[Journal] Call for Papers: Business Intelligence meets Moral Intelligence

[Deutscher Titel: [Journal] Aufruf für Artikel-Beiträge: Geschäftssinn trifft Sinn für Moral (Text übersetzen: Deutsch)]

Call for Papers
IRIE – International Review of Information Ethics, Vol. 10 (01/2009)
Business Intelligence meets Moral Intelligence
(by Yvonne Thorhauer, Stefan Blachfellner, Jonathan Gordon-Till)

  • Deadline for extended abstracts: November 3, 2008
  • Notification of acceptance to authors: November 6, 2008
  • Deadline for full articles: December 7, 2008
  • Deadline for revised articles: January 26, 2008
  • Publication: January/February, 2009

Introduction
With this call we invite authors to submit papers to examine the interrelations of moral intelligence and business intelligence. The global adoption and use of information and communication technologies in economics and everyday life leads to a set of not-yet answered questions addressing information ethics theory and practice as well as its impact on business ethics and practice.

The first set of questions addresses the changing rules of business ethics in a continuously changing business and social environment. Who are the actors and who is responsible? What are their relations? Which rules are and should be followed when handling knowledge and information? What influence do media have on the rules of the game? What influence do markets have and with it industries and lobbies on media ethics itself? And, while media is changing its production, distribution and consumption via information and communication technologies, do the known moral rules, the perception of behavior and the ethical judgment in societies also change?

The second set of questions addresses the fitness of organizations with intelligence in its strategic decision processes and its applied behavior. Evolving adaptive systems need information about their environment in real time as well as about their own condition in relation to it. But what do we value as relevant information for economic fitness? What are the underlying assumptions? Does business intelligence foster intelligent business? And as we are in need of information and are heading towards a knowledge economy: Where do we draw the line between legal and illegal as well as between moral and immoral information services and practices?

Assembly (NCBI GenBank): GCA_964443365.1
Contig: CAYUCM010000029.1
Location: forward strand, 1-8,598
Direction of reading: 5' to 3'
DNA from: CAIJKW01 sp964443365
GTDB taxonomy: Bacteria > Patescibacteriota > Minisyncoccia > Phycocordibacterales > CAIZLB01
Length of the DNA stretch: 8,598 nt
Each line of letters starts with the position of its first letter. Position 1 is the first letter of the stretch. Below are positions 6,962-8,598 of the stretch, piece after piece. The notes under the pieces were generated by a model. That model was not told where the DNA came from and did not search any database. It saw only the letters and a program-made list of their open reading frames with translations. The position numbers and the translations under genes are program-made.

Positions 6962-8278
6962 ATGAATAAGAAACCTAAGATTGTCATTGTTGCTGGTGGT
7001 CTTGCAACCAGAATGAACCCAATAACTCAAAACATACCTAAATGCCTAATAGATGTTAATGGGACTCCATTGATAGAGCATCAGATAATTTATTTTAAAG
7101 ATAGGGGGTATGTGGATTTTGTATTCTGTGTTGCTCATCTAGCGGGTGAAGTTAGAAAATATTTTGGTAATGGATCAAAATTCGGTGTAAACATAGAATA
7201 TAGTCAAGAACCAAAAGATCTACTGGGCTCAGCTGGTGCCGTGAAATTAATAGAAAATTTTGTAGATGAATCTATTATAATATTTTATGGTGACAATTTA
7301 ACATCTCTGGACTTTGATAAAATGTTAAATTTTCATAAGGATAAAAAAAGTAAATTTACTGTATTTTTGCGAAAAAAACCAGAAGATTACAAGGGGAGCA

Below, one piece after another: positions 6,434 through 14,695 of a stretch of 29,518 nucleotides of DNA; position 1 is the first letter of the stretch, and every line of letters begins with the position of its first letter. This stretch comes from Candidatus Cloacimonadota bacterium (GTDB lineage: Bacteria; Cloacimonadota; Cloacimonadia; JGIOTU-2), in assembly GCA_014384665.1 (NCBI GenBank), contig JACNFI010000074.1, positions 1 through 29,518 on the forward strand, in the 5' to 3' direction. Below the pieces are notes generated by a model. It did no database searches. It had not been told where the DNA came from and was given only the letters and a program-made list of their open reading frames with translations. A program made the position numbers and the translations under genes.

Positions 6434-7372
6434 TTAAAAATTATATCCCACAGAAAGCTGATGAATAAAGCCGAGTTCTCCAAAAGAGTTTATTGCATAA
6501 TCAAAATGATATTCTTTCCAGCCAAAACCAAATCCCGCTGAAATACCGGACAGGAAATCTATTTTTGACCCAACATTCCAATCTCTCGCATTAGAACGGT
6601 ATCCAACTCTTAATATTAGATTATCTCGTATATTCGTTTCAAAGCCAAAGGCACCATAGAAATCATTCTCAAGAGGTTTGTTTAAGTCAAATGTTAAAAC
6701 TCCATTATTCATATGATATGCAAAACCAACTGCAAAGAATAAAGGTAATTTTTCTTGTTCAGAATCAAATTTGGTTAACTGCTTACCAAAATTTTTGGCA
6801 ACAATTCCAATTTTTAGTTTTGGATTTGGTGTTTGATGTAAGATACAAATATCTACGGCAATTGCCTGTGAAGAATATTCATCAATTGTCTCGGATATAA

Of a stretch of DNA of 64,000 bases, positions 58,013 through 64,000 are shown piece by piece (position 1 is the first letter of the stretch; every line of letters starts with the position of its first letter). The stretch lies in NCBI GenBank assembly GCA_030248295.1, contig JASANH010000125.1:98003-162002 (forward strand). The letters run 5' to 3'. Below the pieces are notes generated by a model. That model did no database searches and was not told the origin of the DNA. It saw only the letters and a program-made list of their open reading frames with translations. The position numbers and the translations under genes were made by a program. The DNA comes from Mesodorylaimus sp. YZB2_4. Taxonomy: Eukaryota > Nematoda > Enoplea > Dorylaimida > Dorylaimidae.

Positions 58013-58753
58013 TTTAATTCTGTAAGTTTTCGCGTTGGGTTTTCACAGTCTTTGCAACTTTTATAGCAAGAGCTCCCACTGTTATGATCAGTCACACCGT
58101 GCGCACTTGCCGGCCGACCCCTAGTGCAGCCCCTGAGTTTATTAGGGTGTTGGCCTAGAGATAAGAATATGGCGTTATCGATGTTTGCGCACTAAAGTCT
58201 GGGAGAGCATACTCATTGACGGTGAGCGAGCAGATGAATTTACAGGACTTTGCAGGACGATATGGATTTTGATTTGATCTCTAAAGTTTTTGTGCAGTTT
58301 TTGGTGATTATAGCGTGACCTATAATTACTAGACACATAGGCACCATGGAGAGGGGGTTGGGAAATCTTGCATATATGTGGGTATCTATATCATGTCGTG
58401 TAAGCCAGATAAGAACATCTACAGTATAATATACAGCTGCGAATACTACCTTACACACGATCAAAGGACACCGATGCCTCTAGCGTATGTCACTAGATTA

The third set of questions addresses business intelligence as a technology driven field. The following questions arise in this regard: Can we design technology to strengthen ethical business practice? Which opportunities and challenges does the designer of information technologies face in this context? What are the implications of the today’s technology design on ethical debates (e.g. privacy and surveillance) and business practice?

In academic and professional literature, the link between business and moral intelligence – though of increasing economical, political and social importance – has not been adequately discussed in a public forum. However, some of the topics mentioned here are touched on by:

  • Rafael Capurro and Petra Grimm: “Wirtschaftsethik in der Informationsgesellschaft – eine Frage des Vertrauens?” (2007);
  • UNECSO Report: “Ethical Implications of Emerging Technologies – a survey”, prepared by Mary Rundle and Chris Conley (2007), http://unesdoc.unesco.org/images/0014/001499/149992E.pdf;
  • Kenneth C. Laudon and Detlef Schoder: “Wirtschaftsinformatik – Eine Einführung” (2006);
  • George Reynolds: “Ethics in Information Technology” (2 2006);
  • Doug Lennick and Fred Kiel: “Moral Intelligence. Enhancing Business Performance and Leadership Success” (2 2008);
  • Richard J. Cox: “Ethics, Accountability, and Recordkeeping in a Dangerous World” (2006);
  • Lee Freeman and A. Graham: “Information ethics – privacy and intellectual property” (2005);
  • Richard T. De George: “The ethics of information technology and business” (2003);
  • Bhavani M. Thuraisingham: “Web Data Mining and Applications in Business Intelligence and Counter-Terrorism” (2003).

Topics